XML Feed for RxPG News   Add RxPG News Headlines to My Yahoo!   Javascript Syndication for RxPG News

Research Health World General
 
  Home
 
   Health
 Aging
 Asian Health
 Events
 Fitness
 Food & Nutrition
 Happiness
 Men's Health
 Mental Health
 Occupational Health
 Parenting
 Public Health
 Sleep Hygiene
 Women's Health
 
   Healthcare
 Africa
 Australia
 Canada Healthcare
 China Healthcare
 India Healthcare
 New Zealand
 South Africa
 UK
 USA
 World Healthcare
 
   Latest Research
 Aging
 Alternative Medicine
 Anaethesia
 Biochemistry
 Biotechnology
 Cancer
 Cardiology
 Clinical Trials
 Cytology
 Dental
 Dermatology
 Embryology
 Endocrinology
 ENT
 Environment
 Epidemiology
 Gastroenterology
 Genetics
 Gynaecology
 Haematology
 Immunology
 Infectious Diseases
 Medicine
 Metabolism
 Microbiology
 Musculoskeletal
 Nephrology
 Neurosciences
 Obstetrics
 Ophthalmology
 Orthopedics
 Paediatrics
 Pathology
 Pharmacology
 Physiology
 Physiotherapy
 Psychiatry
 Radiology
 Rheumatology
 Sports Medicine
 Surgery
 Toxicology
 Urology
 
   Medical News
 Awards & Prizes
 Epidemics
 Launch
 Opinion
 Professionals
 
   Special Topics
 Ethics
 Euthanasia
 Evolution
 Feature
 Odd Medical News
 Climate
Search

Last Updated: Nov 18, 2006 - 1:55:25 PM

Ethics Channel
subscribe to Ethics newsletter

Special Topics : Ethics

   DISCUSS   |   EMAIL   |   PRINT
Current interpretation of the data protection law is hampering epidemiological research
Jan 20, 2006 - 3:22:00 PM, Reviewed by: Dr. Priya Saxena

“We are not arguing that epidemiological research should always proceed without consent. But it should be allowed to do so when the privacy interference is proportionate. Regulators and researchers need to improve their ability to recognise these situations and adjust their approach.”

 
Overly strict interpretation of the data protection law is hampering epidemiological research (the study of the causes, distribution, and control of disease in populations), argue researchers in this week's BMJ.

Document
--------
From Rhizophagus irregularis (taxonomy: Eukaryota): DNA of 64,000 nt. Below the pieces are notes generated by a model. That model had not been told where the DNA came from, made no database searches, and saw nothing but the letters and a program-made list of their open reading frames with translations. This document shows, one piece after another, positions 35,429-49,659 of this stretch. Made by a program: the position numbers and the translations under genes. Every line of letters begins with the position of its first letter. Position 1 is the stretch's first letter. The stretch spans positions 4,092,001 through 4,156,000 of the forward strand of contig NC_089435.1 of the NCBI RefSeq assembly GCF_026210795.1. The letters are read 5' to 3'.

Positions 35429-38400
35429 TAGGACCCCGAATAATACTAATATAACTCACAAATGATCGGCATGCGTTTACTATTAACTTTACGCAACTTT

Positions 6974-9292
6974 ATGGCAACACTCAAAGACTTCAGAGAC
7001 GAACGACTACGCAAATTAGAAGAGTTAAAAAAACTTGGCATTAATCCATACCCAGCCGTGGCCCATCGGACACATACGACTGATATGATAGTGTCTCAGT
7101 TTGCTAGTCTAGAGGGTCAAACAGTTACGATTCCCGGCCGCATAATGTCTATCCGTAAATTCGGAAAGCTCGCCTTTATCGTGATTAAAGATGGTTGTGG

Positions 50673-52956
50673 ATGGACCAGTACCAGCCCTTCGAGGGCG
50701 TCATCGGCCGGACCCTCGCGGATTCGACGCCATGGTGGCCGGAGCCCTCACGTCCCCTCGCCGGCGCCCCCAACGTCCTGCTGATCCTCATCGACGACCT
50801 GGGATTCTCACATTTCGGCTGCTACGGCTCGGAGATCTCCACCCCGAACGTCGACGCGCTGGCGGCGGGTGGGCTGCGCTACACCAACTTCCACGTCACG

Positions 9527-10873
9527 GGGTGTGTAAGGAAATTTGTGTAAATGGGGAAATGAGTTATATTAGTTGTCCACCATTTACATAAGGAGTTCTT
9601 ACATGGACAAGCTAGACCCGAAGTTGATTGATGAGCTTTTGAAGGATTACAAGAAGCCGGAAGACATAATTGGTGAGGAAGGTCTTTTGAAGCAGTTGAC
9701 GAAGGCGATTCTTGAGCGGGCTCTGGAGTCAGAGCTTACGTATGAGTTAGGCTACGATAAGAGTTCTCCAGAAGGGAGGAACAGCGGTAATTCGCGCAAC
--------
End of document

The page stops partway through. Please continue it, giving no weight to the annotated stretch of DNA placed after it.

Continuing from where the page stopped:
The UK Data Protection Act 1998 is intended to accommodate medical research. The law allows personal information to be used and disclosed without explicit consent, subject to certain safeguards, when it is impractical to obtain consent and an important public interest is at stake.

Despite this, some data controllers continue to interpret the law in a restrictive way, write the authors.

They describe how such interpretation of the law currently threatens a planned study of UK military personnel who served in Bosnia so much that if it were to proceed, the results are likely to be too small and biased to reach useful conclusions.

They argue that adverse events or detriment from participation in epidemiological research are extremely rare and they call for a less rigid policy towards data sharing in this type of research.

“We are not arguing that epidemiological research should always proceed without consent. But it should be allowed to do so when the privacy interference is proportionate,” they write. “Regulators and researchers need to improve their ability to recognise these situations and adjust their approach.”

“With over 250 studies granted access to information without consent, the real issue is not that few studies have been given support to do this, but the stringency of the criteria for support,” argues Peter Goldblatt of the Office for National Statistics. “What is needed to achieve a consensus on this issue is further evidence on when the effort and impact of seeking consent undermines the public interest in good quality research.”

“We have an ethical responsibility to facilitate and not hinder research for the ultimate benefit of our patients,” adds a senior doctor in an accompanying editorial. “We have to strike a balance between rights of the individual to privacy and needs of the community to answer important medical questions, and existing legislation allows that.”

A new Academy of Medical Science report, which argues strongly for a clearer framework to deal with the use of personal health data in research, should be essential reading for data controllers and researchers, and will surely prompt more debate, he concludes.
 

- British Medical Journal, 21 January 2006 (Vol 332, No 7534)
 

Read the article at bmj.com

 
Subscribe to Ethics Newsletter
E-mail Address:

 

Consent, confidentiality, and the Data Protection Act
http://bmj.com/cgi/content/full/332/7534/165

Commentary: Evidence will help achieve consensus
http://bmj.com/cgi/content/full/332/7534/169

Editorial: Using personal health information in medical research
http://bmj.com/cgi/content/full/332/7534/130


Related Ethics News
Regulating stem cell research
Overcoming Ethical Constraints
Drug tests on animals may be unreliable: study
Waiting For Trial Results Sometimes Unethical
NHGRI Funds Assessment of Public Attitudes About Population-Based Studies on Genes and Environment
Physicians More Likely To Disclose Medical Errors That Would Be Apparent To The Patient
Doctors inadvertently help terminally ill patients to die sooner
Intellectual property law and the protection of traditional knowledge
Conscientious objection in medicine should not be tolerated
Yale guidelines for physician interactions with pharmaceutical industry


For any corrections of factual information, to contact the editors or to send any medical news or health news press releases, use feedback form

Top of Page

 

© Copyright 2004 onwards by RxPG Medical Solutions Private Limited
Contact Us